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checkMaximize waste equipment utilization and hauling efficiencies.

All PIM content was independently developed and reviewed to be vendor-, product-, and service provider-neutral.

Description

Evaluate waste container utilization and hauling efficiencies to maximize loads, reduce costs, and reduce environmental impacts of transportation.  This is a very simple way to reduce costs with no impact on operations or service.

  • Project Talking Points

    • Pull or haul charges can be significant and can range from $90 to $180 per pull.  Hauling half empty containers means you are spending twice as much as you need to.   
    • Vendors often pass on fuel surcharges to the customer.  Reducing pickups and transportation miles will simply reduce these costs.
    • Compactors and containers come in different sizes.  You might be able to increase the size of your container, resulting in fewer pulls per week, often without a change in pull fees. 
    • A governmental and CA EPA report from April 2012, concluded that diesel exhaust poses a major risk to humans because it contains more than 40 compounds linked to cancer.  EPA’s Smartway is dedicated to helping reduce transportation related environmental impacts.  
    • The objective is to maximize container efficiencies, minimize the number of pulls and ensure waste collection operations are unaffected (no backups).   
    • Maximizing equipment utilization efficiency can yield significant financial savings with minimal or no labor and financial investment.
    • Utilize the knowledge, resources and tools of waste vendors. They are typically supportive in identifying and increasing efficiency in this area.
  • Triple Bottom Line Benefits

    • Cost benefits: Provides potentially significant opportunities to reduce waste costs associated with hauling with no financial or labor inputs.
    • Environmental Benefit: Reducing transportation miles reduces associated energy use and air emissions.
    • Health and safety benefits: Ensures labor resources are utilized efficiently for both vendor and hospital.
    • Quality and outcomes - Metrics are in development. If you have suggestions, please  contact us or participate in the discussion below.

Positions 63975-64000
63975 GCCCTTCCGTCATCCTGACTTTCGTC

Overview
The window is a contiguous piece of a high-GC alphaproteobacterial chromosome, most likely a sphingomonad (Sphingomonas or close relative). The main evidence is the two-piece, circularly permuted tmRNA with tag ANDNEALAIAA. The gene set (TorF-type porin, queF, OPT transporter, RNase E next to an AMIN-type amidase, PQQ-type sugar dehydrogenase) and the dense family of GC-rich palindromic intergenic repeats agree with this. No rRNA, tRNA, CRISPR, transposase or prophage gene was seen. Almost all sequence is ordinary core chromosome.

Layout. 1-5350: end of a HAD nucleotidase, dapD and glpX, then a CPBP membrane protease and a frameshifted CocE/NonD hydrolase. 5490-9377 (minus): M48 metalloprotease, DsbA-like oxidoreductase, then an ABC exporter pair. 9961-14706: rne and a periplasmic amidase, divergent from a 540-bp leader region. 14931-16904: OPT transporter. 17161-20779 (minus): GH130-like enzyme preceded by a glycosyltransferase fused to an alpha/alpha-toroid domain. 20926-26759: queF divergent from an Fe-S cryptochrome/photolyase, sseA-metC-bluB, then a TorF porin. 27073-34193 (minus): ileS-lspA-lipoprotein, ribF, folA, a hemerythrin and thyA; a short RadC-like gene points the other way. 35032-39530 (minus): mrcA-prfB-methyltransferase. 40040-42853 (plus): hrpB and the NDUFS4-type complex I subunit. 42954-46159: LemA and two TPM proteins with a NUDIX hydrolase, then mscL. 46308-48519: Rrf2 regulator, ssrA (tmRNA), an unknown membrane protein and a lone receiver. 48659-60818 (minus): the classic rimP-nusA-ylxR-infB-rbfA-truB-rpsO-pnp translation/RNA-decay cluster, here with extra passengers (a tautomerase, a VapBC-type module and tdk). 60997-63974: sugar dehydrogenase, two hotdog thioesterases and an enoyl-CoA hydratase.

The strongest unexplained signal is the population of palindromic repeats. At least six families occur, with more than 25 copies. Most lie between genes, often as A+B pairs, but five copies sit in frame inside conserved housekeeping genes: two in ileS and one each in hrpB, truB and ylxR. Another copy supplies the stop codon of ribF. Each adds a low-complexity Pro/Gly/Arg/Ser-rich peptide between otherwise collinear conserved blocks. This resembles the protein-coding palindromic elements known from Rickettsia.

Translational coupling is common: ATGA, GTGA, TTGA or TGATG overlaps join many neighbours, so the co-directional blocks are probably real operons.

• Purchasing Considerations

    If you have suggestions for purchasing considerations, or suggested sample contract language for any product or contracted service, please participate in the discussion below.

  • How-To

    1. Identify representative from Environmental Services and/or Facilites to lead this initiative. The hospital representative should partner with the waste stream vendors.
    2. Inventory all outside waste containers: compactors, open tops and dumpsters, noting location, size and condition.
    3. Understand the maximum capacity of each container by asking your waste hauler.
    4. Gather 6 months of invoices to analyze the weights of each haul, container utilization and the average cost per haul.  Leverage waste vendors to help in the gathering and analysis of this data.
    5. Use the Roadmap’s “Equipment Utilization Right-Sizing Tool” to help you identify the potential costs savings simply by changing the size of the container and/or changing the container pull schedules.
    6.  Identify opportunities to reduce pulls, increase container utilization and achieve cost savings.
    7. Develop a strategy with your waste hauler to implement identified opportunities. Common strategies include:
      • Changing from a scheduled to on-call pickup. However, this does require someone at the hospital be accountable for monitoring the fullness of the container. With compactors, this can be monitored by installing a near-full light system.
      • Installing compactor monitor systems*, where applicable.